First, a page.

Are gujiyas and kachoris your favourite Holi delicacies? Chef Sabyasachi Gorai gives them a nutritious twist to let you celebrate this festival with a dash of health!
Holi, or Dol Jatra as it is referred to in my home state West Bengal, brings back memories of home-cooked savouries and sweets. My mother would make dhokar dalna – spiced lentil cake that fried and then simmered in a thick tomato gravy, tempered with ginger paste, cumin and coriander – while my father, who was on a constant mission to get us to eat seasonal vegetables, would whip up cutlets that replaced potatoes with seasonal produce such as beetroot, arbi (colocasia root) and kathal (jackfruit), which my sister and I would devour instantly.
As time has passed, people have become more particular about what they eat. Treats traditionally dipped in sugar syrup are being baked, and heavier ingredients are being replaced by healthier and tastier alternatives. The health benefits of recipes that utilise seasonal ingredients, bought from local farmers, are being widely acknowledged as part of the slow food movement (food that is produced or prepared in accordance with local culinary traditions, typically using high-quality, locally sourced ingredients). As a chef, while I thoroughly enjoy the gujiyas and kachoris that are synonymous with the festival of colours, I also enjoy adding a twist to them – be it in the ingredients or the method of preparation. My attempt is always to draw on the strengths of traditional Holi cuisine, while adding a modern and healthy touch. Here are a few such fusion delicacies you must try:
In this particular preparation, the regular gujiya, stuffed with homemade cottage cheese and khoya (reduced milk), is baked instead of deep-fried, making it a healthier treat. Also, the sugar syrup, or chashni, in which the gujiya is traditionally dipped, is replaced with honey sourced from the Sunderbans (Sundarbans).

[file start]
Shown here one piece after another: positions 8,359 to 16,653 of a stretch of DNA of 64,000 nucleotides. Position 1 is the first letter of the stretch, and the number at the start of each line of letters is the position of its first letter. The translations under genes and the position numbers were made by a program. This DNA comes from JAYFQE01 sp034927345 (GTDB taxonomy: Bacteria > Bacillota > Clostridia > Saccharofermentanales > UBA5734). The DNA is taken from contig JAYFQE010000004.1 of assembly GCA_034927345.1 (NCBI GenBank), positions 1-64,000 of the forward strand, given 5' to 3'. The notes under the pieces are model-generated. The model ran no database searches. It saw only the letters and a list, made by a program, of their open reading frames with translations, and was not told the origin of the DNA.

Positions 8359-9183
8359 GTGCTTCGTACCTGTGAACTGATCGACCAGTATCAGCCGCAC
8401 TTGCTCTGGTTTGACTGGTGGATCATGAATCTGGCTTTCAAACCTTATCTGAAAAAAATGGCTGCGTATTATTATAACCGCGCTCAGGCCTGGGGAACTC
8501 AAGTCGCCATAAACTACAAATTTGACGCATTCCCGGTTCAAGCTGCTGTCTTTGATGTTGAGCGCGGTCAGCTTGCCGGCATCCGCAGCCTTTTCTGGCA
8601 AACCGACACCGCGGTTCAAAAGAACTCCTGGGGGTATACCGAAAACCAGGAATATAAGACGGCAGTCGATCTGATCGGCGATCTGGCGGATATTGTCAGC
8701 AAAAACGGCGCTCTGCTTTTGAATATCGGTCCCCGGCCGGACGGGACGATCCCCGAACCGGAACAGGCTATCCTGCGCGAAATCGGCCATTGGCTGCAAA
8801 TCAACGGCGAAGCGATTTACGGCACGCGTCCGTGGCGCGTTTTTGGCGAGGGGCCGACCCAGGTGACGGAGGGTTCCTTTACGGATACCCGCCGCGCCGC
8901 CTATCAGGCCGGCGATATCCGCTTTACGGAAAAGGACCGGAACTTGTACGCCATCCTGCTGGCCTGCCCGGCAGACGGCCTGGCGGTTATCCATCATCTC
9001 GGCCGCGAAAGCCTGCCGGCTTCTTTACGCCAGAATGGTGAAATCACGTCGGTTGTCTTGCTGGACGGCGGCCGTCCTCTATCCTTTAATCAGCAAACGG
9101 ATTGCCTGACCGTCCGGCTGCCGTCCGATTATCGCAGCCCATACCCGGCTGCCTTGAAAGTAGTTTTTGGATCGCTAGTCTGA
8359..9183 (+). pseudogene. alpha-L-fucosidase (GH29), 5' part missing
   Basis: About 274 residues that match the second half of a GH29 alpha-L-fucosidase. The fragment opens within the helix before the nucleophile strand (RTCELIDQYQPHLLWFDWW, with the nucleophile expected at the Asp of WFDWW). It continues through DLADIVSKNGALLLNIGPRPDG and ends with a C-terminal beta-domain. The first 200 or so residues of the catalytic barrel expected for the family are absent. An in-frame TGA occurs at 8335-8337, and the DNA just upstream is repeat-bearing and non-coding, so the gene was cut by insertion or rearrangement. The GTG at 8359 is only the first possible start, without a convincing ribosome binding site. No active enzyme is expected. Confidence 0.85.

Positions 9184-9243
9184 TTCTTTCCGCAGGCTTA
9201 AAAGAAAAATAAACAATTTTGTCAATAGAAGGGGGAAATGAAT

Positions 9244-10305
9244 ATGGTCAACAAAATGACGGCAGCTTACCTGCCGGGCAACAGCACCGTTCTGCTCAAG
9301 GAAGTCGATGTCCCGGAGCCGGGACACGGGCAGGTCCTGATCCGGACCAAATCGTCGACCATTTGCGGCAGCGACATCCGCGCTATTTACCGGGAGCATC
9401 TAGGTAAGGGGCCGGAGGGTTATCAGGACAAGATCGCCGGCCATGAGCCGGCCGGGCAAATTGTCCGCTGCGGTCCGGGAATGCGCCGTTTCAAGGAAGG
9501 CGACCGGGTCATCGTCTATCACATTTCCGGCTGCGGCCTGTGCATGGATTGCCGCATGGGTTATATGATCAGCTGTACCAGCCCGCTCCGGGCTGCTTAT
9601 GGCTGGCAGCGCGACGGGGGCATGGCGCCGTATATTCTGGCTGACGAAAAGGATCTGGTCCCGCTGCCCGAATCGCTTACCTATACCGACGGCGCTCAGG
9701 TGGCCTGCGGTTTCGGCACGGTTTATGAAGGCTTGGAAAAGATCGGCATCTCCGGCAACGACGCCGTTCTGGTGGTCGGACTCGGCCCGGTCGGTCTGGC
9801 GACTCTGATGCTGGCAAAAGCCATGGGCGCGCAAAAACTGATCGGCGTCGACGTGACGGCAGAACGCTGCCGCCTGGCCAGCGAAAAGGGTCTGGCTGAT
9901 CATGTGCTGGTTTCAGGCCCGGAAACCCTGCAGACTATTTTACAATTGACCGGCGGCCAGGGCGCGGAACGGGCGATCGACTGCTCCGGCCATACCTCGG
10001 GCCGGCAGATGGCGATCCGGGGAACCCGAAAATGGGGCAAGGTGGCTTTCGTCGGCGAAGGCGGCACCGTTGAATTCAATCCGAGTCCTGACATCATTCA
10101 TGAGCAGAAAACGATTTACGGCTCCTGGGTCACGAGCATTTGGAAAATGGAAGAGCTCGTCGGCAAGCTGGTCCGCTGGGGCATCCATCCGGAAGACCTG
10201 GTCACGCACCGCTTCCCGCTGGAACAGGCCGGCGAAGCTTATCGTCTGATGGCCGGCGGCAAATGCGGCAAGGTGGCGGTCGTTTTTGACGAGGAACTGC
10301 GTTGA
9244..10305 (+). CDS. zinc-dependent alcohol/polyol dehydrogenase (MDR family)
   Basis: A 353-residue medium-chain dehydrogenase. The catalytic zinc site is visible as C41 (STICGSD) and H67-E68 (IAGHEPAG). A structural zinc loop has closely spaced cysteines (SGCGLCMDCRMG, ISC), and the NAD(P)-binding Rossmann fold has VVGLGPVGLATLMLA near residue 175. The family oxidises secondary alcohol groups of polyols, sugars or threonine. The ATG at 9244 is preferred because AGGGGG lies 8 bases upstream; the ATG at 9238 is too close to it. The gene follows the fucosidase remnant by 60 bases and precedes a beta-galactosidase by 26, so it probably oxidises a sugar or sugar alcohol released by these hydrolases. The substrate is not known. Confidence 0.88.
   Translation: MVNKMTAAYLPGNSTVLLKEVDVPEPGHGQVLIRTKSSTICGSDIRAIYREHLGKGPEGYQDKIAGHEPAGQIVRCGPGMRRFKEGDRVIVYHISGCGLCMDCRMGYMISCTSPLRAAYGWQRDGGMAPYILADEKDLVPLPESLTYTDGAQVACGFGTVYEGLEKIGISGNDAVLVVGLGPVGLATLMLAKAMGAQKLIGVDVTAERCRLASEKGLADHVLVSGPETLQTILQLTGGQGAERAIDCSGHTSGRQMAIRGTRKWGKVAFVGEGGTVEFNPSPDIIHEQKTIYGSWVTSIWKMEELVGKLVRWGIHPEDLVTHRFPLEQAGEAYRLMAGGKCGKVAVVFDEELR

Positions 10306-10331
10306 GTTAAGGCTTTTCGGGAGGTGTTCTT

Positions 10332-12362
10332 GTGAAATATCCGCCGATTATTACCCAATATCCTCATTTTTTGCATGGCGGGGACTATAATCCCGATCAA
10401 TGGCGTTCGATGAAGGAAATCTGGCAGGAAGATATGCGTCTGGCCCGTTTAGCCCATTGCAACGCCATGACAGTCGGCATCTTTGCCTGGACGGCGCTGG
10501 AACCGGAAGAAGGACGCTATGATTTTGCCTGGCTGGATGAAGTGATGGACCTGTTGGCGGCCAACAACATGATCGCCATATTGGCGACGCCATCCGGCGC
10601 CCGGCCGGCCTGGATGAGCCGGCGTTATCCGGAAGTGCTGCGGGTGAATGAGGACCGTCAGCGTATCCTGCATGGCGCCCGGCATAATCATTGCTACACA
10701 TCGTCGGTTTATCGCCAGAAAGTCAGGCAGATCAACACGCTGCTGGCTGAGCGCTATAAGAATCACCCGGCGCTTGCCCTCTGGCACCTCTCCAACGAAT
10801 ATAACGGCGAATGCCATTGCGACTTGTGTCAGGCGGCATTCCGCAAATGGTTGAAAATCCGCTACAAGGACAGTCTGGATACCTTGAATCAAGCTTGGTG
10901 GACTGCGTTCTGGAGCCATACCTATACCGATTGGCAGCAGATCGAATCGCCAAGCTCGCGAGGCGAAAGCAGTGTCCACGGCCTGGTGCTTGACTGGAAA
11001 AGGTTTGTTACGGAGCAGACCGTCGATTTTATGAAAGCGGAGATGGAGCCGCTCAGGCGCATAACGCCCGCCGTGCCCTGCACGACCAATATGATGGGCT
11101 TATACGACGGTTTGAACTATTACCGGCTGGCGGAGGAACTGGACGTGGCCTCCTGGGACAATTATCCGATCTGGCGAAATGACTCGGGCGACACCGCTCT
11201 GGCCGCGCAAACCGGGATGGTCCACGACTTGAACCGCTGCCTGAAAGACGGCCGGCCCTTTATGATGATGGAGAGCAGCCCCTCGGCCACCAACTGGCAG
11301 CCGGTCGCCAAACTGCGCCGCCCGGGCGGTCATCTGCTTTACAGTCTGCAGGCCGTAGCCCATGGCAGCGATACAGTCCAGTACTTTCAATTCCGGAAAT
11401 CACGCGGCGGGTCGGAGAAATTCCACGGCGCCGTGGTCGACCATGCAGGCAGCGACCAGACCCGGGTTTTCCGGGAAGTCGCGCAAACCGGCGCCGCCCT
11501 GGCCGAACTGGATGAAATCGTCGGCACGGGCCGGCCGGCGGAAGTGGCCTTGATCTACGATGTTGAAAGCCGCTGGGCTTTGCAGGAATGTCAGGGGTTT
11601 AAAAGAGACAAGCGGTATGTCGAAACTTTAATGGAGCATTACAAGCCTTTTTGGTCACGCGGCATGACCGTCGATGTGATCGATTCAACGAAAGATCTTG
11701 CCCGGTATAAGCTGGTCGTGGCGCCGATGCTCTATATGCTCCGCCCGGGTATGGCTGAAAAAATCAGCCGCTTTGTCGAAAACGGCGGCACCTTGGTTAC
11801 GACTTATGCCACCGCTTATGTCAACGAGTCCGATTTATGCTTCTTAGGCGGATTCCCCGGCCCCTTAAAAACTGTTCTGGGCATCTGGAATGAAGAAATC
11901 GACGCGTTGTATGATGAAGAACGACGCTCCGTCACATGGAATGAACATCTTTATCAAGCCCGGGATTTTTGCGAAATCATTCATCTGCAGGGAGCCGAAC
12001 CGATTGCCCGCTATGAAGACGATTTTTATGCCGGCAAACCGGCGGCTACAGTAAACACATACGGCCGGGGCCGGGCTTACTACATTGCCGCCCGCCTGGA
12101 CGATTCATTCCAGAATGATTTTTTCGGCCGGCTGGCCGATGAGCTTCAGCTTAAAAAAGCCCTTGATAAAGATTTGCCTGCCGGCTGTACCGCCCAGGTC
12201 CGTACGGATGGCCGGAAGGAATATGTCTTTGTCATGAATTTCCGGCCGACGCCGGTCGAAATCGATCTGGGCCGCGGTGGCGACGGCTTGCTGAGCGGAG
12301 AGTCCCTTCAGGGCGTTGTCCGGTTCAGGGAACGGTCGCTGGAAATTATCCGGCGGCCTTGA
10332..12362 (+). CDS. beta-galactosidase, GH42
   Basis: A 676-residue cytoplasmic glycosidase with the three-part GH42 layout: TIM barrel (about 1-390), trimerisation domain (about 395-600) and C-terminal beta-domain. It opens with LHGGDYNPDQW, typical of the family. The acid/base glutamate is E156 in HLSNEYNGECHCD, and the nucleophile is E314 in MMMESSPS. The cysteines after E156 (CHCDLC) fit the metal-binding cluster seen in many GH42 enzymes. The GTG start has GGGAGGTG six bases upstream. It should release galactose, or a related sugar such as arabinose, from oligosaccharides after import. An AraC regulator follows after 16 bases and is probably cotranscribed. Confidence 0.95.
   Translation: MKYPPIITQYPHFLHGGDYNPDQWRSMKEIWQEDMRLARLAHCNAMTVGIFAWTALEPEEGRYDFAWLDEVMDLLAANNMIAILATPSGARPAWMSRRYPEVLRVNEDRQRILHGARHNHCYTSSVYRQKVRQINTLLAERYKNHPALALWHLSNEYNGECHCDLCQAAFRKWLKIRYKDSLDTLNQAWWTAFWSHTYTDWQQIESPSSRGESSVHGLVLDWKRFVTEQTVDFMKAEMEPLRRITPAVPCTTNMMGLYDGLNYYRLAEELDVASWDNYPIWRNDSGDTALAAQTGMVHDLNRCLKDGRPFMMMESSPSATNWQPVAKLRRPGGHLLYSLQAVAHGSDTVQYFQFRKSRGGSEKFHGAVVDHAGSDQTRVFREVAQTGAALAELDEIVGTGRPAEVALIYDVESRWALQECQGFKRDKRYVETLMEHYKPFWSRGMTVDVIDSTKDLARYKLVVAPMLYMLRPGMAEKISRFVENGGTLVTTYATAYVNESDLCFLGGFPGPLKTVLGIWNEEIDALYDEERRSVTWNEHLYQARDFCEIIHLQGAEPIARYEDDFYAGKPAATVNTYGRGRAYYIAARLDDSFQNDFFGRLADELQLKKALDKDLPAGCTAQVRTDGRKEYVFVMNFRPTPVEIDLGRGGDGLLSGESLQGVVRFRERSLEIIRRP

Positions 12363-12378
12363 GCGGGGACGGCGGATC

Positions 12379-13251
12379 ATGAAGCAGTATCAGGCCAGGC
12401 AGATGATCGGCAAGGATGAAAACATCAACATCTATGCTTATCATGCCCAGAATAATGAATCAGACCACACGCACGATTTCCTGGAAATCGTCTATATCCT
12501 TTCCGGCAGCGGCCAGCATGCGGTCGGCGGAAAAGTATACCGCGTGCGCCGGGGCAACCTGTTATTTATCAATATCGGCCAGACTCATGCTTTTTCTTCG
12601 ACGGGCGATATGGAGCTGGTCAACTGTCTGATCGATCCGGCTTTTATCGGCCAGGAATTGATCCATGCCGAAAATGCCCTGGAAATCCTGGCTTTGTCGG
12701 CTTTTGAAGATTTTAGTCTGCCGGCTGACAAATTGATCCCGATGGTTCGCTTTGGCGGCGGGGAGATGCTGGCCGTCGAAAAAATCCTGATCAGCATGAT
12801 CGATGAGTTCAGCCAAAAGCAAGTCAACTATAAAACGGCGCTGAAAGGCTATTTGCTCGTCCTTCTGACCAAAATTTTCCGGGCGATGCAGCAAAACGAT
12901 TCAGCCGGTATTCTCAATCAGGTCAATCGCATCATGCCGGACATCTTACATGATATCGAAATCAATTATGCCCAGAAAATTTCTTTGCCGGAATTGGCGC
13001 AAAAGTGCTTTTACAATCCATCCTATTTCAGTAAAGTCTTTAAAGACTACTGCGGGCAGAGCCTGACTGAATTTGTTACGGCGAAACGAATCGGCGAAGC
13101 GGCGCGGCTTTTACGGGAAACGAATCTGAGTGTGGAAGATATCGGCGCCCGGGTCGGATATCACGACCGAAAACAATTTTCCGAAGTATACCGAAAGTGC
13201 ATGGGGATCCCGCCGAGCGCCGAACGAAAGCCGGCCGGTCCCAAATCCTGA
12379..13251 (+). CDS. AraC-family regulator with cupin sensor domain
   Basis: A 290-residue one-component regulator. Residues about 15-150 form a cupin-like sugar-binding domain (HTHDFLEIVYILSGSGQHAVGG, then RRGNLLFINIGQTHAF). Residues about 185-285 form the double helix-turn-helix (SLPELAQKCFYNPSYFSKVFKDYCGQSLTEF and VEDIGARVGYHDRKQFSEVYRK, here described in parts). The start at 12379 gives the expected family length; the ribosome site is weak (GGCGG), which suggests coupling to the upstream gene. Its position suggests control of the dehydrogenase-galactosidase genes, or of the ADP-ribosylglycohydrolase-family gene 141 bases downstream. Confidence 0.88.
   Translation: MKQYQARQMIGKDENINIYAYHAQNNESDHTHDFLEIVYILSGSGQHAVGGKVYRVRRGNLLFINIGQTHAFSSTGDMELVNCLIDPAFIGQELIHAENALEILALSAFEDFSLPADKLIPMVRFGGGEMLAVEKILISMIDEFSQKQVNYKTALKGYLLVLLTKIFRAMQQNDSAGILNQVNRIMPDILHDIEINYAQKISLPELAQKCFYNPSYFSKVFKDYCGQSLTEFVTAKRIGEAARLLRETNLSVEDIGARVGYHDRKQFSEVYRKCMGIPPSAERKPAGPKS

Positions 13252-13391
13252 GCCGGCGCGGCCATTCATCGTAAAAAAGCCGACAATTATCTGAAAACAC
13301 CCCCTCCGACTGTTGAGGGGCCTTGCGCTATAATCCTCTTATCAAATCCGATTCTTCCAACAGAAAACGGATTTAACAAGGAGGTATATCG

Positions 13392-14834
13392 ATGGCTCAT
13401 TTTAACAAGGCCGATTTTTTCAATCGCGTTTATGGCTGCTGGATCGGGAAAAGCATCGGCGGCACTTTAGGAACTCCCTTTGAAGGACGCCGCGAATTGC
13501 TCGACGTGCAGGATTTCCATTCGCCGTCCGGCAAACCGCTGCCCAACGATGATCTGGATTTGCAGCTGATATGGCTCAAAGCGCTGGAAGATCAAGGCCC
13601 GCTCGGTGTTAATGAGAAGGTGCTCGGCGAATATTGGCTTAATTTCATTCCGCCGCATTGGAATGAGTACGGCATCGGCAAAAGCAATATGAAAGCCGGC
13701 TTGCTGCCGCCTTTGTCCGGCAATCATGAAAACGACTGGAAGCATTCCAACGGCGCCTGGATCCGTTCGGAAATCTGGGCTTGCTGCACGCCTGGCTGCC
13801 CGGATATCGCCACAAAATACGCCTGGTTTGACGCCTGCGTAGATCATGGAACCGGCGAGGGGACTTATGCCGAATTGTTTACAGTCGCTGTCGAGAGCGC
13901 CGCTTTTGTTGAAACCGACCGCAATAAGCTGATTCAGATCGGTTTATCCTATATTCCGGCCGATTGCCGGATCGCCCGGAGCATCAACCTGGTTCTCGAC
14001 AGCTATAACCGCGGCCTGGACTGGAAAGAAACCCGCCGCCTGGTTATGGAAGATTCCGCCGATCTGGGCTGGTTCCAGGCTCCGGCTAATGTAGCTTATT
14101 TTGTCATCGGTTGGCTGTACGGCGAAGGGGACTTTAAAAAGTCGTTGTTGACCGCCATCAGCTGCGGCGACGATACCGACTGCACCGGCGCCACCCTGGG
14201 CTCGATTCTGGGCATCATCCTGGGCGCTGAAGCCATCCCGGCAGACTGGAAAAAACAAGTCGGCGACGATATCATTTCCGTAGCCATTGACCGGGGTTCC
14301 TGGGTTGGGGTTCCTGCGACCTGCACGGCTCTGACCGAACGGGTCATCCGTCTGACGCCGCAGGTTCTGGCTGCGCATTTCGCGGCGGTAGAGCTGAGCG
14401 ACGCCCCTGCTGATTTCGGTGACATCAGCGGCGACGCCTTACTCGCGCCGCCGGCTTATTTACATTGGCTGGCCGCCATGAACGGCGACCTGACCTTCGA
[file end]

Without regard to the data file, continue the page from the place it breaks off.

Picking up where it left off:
This is a modern and healthy twist to the much-loved traditional stuffed kachori. This special kind of kachori can be prepared using flour made of superfoods, such as amaranth (rajgira) with a spiced beetroot stuffing. These kachoris are baked instead of being deep-fried, and can be served with fresh green tomato salsa.You can add your own variations of stuffings and superfood flours.
Puran poli gateaux
This is a contemporary interpretation of the classic puran poli, an Indian sweet flatbread stuffed with jaggery. Instead of having it with the katachi amti (tempered lentils), ghee or yoghurt, stack a few puran polis one on top of the other, and top the pile with sweet corn custard and nolen gur (date palm jaggery) syrup. This adds an interesting twist to the flavour profile of the dish.
Banana blossom pakora
Indians never need an occasion to savour pakoras. But there is a way to make this battercoated, deep-fried, sumptuous delicacy a tad healthier without compromising on taste. Instead of gram flour, try using batter made with green coconut flour. Pakoras made using this flour can be served with homemade coriander chutney.
Onion flower dolma
Dolma is a curry-based stuffed vegetable delicacy that is especially popular in the eastern part of India. The onion flower dolma, a variation I have created, is prepared with seasonal spring onions and black sesame seeds as stuffing.
One of the most beautiful aspects of festivals in our country is that they bring about joyous gatherings of dear ones, bonding over food. Let us celebrate the traditional delicacies of Holi this year by adding a new ingredient of wellness to them, and making them memorable for more than just how delicious they are!
The author is a renowned chef and the views expressed in this article are his own